An Inventive, Erotic Da Vinci? Elementary!
An enlightened, scientific man in barbaric, medieval times, the Leonardo Da Vinci of David S. Goyer’s “Da Vinci’s Demons” recalls an earlier variation on Sherlock Holmes — William of Baskerville, the sleuthing friar played by Sean Connery in “The Name of the Rose.” Granted, Tom Riley’s anachronistic Da Vinci feels as much like a Silicon Valley eccentric as a 15th-century artist/inventor, but the show is still a good deal of fun, while indulging in all the lusty debauchery one has come to expect from period cable dramas. For Starz, it’s a welcome reinforcement as longtime staple “Spartacus” breathes its last.
(From the pages of the April 2 issue of Variety.)
Goyer (whose credits include “The Dark Knight” and “Blade” movies, as well as the genre TV series “Flash Forward” and “Threshold”) presents Da Vinci as a tortured genius, one who smokes opium because, “I need to dull my thoughts,” but a man who’s also a gifted swordsman — in every sense of the term.
The writer-director has also concocted an elaborate latticework around his leading man, with Da Vinci seeking out the patronage of Lorenzo Medici (Elliot Cowan), while simultaneously setting his eye on Medici’s mistress (Laura Haddock) and being drawn into a chase to locate something called “The Book of Leaves,” a mysterious conduit to great knowledge and power. Da Vinci seeks this MacGuffin along with Count Girolamo Riario (Blake Ritson), operating on behalf of the Holy Roman Church and his lascivious uncle, Pope Sixtus IV (James Faulkner).
Suffice to say Da Vinci, who like Holmes in the recent Guy Ritchie movies, sees things in a visually detailed manner others don’t, must use all his formidable intellect to survive, and to finance his inventions, ranging from early flying machines to weapons of war.
Riley takes a bit of getting used to as Da Vinci, but once one adjusts to the program’s tone, it’s an entertaining serialized plot with plenty of twists, nudity and violence, but not the same grim streak or stuffiness of something like “The Borgias.” (The show opens, incidentally, with a cameo by “Downton Abbey’s” Hugh Bonneville, offering a side of Lord Grantham that might require a moment to expunge.)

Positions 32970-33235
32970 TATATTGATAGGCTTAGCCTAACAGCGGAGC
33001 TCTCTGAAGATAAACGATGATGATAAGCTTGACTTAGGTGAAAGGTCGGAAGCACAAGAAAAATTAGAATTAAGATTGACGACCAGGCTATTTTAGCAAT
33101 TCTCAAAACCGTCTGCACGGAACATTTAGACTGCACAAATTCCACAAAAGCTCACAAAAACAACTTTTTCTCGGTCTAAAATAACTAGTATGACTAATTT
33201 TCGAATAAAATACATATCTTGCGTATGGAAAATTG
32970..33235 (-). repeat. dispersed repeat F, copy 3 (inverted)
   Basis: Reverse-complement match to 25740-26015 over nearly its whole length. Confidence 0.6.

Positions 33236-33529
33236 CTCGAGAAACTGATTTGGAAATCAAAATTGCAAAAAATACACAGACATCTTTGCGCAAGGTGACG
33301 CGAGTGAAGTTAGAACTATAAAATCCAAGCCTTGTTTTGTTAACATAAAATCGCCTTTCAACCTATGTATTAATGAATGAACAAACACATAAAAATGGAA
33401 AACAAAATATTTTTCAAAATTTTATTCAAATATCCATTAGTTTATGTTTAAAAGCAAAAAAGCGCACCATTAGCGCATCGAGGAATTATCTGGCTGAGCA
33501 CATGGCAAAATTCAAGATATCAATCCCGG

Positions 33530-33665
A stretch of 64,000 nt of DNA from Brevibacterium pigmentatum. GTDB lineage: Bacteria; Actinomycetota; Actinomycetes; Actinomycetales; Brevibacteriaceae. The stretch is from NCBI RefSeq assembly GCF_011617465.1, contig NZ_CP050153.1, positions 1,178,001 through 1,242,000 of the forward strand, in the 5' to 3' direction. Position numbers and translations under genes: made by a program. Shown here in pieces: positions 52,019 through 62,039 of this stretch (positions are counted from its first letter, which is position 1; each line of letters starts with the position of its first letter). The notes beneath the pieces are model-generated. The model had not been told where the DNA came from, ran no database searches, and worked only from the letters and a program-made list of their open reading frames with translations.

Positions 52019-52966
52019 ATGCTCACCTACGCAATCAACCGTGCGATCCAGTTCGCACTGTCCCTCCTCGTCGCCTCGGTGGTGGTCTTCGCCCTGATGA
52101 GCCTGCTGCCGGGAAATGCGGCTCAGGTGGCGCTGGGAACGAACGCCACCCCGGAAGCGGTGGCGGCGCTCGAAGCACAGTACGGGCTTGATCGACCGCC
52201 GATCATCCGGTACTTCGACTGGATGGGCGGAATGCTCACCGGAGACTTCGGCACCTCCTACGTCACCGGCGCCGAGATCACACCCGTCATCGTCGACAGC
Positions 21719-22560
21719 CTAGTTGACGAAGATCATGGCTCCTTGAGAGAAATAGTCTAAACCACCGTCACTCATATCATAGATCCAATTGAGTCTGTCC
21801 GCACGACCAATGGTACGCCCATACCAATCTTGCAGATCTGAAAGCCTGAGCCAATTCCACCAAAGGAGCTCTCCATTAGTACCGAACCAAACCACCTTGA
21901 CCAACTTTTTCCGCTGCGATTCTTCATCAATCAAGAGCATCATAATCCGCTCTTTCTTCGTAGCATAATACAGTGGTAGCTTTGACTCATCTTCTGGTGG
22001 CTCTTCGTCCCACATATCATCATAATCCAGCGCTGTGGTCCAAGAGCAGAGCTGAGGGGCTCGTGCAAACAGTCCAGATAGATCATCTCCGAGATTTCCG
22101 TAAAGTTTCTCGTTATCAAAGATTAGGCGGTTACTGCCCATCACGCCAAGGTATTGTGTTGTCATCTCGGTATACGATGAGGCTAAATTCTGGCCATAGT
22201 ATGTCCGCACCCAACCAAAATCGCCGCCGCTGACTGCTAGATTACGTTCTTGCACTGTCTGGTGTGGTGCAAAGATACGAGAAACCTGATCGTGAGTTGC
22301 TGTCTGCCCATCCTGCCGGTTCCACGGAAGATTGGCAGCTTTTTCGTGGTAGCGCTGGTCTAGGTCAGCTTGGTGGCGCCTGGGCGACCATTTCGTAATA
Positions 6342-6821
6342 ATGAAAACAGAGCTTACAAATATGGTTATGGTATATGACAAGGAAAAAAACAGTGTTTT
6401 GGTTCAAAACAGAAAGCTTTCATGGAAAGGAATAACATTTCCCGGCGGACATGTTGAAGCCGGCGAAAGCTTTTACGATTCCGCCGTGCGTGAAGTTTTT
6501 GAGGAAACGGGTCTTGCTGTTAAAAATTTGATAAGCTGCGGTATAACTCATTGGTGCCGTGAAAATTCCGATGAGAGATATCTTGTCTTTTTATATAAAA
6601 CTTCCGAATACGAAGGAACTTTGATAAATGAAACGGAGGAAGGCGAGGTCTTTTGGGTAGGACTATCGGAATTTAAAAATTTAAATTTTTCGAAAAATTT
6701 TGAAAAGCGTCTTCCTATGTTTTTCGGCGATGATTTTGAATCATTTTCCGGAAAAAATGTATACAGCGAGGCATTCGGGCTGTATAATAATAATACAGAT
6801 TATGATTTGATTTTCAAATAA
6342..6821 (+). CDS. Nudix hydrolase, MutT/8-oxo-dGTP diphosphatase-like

Production-wise, the eight-episode series (which Fox International Channels will launch globally in a relatively narrow window) exhibits some obvious limitations, with uneven CGI quality in replicating the pristine vistas of Da Vinci’s Florence.
Then again, audiences mostly have been unperturbed by the sometimes-fuzzy edges of the virtual world in, say, ABC’s “Once Upon a Time,” and despite its historical moorings, this feels like no less a fantasy.
The show also benefits from a solid cast, perhaps especially Ritson (“Upstairs Downstairs”), who seems very much like a worthy Prof. Moriarty to Riley’s Holmes, even if the image of a brutally ruthless religious warrior feels a trifle overdone.
After a few dramatic misfires (“Magic City,” comes immediately to mind), “Da Vinci’s Demons” also places Starz back on comfortably escapist turf, with a show that will premiere on “Spartacus’” back, and appears designed to be sprung from its rib. While that won’t necessarily exorcise all the channel’s demons, it should be enough, like some of Da Vinci’s most forward-thinking designs, to stay airborne.
Da Vinci’s Demons
Starz series; Fri. April 12, 10 p.m.
Credits: Filmed in Wales by Phantom Four Films and Adjacent Prods. Executive producers, David S. Goyer, Julie Gardner, Jane Tranter; co-executive producer, Courtney B. Conte; producer, Lee Morris; writer-director, Goyer; camera, Fabian Wagner; production designer, Edward Thomas; editor, Tim Murrell; visual effects producers, Simon Frame, Kevin Blank; casting, Priscilla John. running time: 60 MIN.
Cast: Tom Riley, Laura Haddock, Blake Ritson, Elliot Cowan, Lara Pulver, Gregg Chillin, Hera Hilmar, Eros Vlahos, James Faulkner, David Schofield, Alexander Siddig, Tom Bateman, Allan Corduner.